For a telling exception, look to asbestos-related diseases, which are almost entirely work-related. To sighs of relief from the state workers' comp systems, but ultimately great disturbance to the American judicial system and economy, asbestos lawyers in the 1970s won the ability to file much more open-ended product liability suits. Had asbestos been kept within workers' compensation and had personal injury law firms been less lubricated from asbestos settlements, we might today have a smaller personal injury suit problem in the nation.
But the history of workers' comp has not shown that open competition among private insurers is more successful than single payer or a mix of private and government insurance. Washington and Ohio, for example, are two of the handful of states with single-payer workers' comp systems. In numerous other states, large state-sponsored insurers compete against private insurers. At day's end, how insurance is organized does not seem to make much of a difference in employer and worker satisfaction or in relative costs.
Ronald Bailey replies: First, I want to stress that mandatory health insurance is a second-best proposal. A totally free market system would be preferable; it's just not likely politically. Mandatory health insurance is a way to stop creeping socialization and preserve private medicine.
Regarding my math, Edwin Krampitz must be thinking of low-deductible insurance. I got my figures from Golden Rule Health Insurance but found, with just a few clicks, quotes for 11 high-deductible policies for a family of four ranging from $155 per month to $290 per month, with many more offered for below $400 per month. (As for the $50,000 figure, I simply quoted Sen. Bill Frist as evidence that pressure to require people to buy insurance is building.)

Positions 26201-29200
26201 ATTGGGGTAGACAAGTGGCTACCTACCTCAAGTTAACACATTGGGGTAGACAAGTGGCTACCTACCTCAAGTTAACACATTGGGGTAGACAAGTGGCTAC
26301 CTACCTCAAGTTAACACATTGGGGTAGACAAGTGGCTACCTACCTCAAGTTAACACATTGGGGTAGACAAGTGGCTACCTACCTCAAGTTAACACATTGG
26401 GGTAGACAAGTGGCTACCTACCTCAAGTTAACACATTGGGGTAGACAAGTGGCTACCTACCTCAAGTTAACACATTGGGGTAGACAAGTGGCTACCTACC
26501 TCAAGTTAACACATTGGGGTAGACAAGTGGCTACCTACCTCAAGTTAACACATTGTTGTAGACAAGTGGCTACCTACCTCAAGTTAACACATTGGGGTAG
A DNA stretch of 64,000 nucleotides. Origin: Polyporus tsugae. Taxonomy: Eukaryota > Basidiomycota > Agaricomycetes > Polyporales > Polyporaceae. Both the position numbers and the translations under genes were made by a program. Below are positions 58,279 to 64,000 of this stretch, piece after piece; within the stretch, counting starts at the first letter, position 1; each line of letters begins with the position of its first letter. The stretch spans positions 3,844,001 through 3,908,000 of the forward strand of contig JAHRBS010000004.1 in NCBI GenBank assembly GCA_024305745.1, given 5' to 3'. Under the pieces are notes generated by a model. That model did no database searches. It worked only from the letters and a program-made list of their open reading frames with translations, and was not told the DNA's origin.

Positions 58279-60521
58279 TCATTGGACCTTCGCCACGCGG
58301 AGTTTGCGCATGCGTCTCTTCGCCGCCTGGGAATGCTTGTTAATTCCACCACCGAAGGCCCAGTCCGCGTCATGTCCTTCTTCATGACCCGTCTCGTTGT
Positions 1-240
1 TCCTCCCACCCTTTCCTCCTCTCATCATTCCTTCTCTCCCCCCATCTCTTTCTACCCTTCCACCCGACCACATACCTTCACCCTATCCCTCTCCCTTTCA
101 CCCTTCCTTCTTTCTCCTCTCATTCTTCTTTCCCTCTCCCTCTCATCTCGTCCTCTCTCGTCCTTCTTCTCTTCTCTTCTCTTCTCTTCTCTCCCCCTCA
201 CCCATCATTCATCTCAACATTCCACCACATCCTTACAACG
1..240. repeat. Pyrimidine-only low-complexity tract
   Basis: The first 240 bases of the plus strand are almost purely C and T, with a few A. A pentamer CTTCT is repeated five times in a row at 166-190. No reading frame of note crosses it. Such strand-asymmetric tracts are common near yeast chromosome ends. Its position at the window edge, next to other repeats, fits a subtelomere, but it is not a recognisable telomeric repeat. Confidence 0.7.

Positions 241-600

Krampitz should also think about just how many small businesses are being bankrupted by our current dysfunctional health insurance system. And there is no need for fines or jail under my proposal. If he had read a bit more carefully, Krampitz would have found that I suggest that people have health savings accounts that could be used to pay for health insurance premiums while they are between jobs, and as a last resort that the federal government provide vouchers for our poorest citizens to purchase private health insurance.
Richard Bellerose's point that current group plans offered by companies cover costly individuals is well taken. Mandated catastrophic health insurance will have to be offered under some sort of community rating system so that the level of risk an individual consumer poses to an insurer does not affect the premium paid. With regard to his second objection, individuals would be required only to buy insurance to cover catastrophic health costs. If they want low-deductible policies, they will have to pay more based on their actual risks and/or save for their additional expenses in their health savings accounts. This is not a perfect system, just a hell of a lot better than the likely alternatives.
To Peter Rousmaniere: Don't get me started on tort reform.